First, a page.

Posts from Facebook pages will gain more prominence than ever in a News Feed redesign that increases the size of images and text for all posts.
User photos will appear up to two times larger in the desktop News Feed, as TechCrunch reported earlier today. We’ve confirmed with Facebook that the change applies to Facebook pages as well, eliminating the disadvantage pages had from their images being displayed smaller than those from users’ friends.
The News Feed redesign will also make four photos from an album visible at once. Previously, only three photos were included in album stories. This follows the recent redesign of the mobile feed, which similarly favors large images over the ability to view multiple posts at once. Facebook is further positioning itself as a place for storytelling through visuals, following the rise of platforms like Instagram and Pinterest. This is a move away from Twitter, which continues to be driven by text and is more efficient for following news in real time. The increased font and image size is also reminiscent of Google+.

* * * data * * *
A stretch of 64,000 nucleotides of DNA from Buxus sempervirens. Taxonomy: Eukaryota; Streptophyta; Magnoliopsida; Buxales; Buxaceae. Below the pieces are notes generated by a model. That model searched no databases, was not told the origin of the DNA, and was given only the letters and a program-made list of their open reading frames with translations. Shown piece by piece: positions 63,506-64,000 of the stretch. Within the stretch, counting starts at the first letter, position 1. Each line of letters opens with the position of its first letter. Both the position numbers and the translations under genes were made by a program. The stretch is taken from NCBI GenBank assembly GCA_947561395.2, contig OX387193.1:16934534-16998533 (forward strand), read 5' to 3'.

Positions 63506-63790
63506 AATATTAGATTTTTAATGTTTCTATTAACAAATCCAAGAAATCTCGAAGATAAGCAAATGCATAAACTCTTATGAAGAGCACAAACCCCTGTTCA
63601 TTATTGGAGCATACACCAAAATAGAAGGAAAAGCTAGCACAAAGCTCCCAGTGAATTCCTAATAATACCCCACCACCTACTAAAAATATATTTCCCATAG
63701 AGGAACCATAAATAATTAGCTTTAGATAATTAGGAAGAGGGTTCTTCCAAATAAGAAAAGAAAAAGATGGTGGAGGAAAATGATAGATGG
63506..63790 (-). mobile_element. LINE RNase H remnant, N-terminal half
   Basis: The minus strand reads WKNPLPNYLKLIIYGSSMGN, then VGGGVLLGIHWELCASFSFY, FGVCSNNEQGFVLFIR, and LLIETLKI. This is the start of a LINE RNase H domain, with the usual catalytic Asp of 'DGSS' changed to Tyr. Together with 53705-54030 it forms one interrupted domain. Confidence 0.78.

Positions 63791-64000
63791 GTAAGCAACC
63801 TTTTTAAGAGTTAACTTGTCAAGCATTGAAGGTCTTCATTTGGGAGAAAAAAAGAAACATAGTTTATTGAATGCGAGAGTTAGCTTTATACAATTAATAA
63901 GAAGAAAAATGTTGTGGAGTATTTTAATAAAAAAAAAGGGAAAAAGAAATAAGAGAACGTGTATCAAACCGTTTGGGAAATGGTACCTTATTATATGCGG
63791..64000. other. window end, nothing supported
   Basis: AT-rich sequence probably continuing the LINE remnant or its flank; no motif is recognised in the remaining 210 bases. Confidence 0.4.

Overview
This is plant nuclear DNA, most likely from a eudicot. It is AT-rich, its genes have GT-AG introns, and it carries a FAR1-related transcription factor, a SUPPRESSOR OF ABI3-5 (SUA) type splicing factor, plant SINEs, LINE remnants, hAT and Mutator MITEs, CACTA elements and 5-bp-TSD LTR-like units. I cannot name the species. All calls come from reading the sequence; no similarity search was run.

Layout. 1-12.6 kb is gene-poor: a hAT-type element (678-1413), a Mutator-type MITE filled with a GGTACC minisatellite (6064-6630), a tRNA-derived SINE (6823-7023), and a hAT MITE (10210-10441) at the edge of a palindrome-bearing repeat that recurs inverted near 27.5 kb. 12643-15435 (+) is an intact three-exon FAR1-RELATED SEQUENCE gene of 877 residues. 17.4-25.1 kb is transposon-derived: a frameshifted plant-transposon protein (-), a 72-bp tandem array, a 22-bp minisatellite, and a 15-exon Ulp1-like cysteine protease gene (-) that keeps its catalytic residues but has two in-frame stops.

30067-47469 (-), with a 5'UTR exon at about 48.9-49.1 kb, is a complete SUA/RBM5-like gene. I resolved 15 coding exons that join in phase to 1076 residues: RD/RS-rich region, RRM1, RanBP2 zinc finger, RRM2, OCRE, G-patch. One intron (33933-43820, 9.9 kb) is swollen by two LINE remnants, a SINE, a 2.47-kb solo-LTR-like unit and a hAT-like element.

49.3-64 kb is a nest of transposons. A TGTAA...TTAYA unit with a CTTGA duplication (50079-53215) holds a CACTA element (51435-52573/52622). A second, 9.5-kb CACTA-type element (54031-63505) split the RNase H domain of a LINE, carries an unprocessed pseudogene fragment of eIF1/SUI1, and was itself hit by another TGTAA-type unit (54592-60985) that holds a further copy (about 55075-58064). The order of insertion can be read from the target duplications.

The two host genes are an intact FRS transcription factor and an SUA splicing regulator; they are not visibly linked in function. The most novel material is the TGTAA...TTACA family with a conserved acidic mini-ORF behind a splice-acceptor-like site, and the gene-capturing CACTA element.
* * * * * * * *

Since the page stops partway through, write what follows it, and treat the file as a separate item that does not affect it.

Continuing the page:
The change, which can be seen in the image from TechCrunch below, will roll out to users over the next few days.
When Facebook increased the size of images in the desktop feed last year, it did so only for photos posted by users, not from pages. It seemed the company wanted prevent pages from putting ad-like images in the feed, but it put pages — even those that posted content fans would appreciate — at a disadvantage. See an example of how an album currently appears from a page to the right. With the redesign, pages will be able to occupy more than twice as much News Feed space as before.
As a result, pages that post photos could see a large bump in engagement. However, with the more prominent size, pages will have to make higher quality posts to avoid having users decide to hide or unlike their pages. Users could be more likely to mark a story as spam when it appears in the new size. Page owners should pay attention to the “virality” and “negative feedback” metrics in Facebook insights to track how their posts perform after the change.
The redesign also gives page owners further incentive to spend money on promoted posts, since users could be more likely to see and engage with these posts than they were when photos from pages were much smaller than other stories in their feed.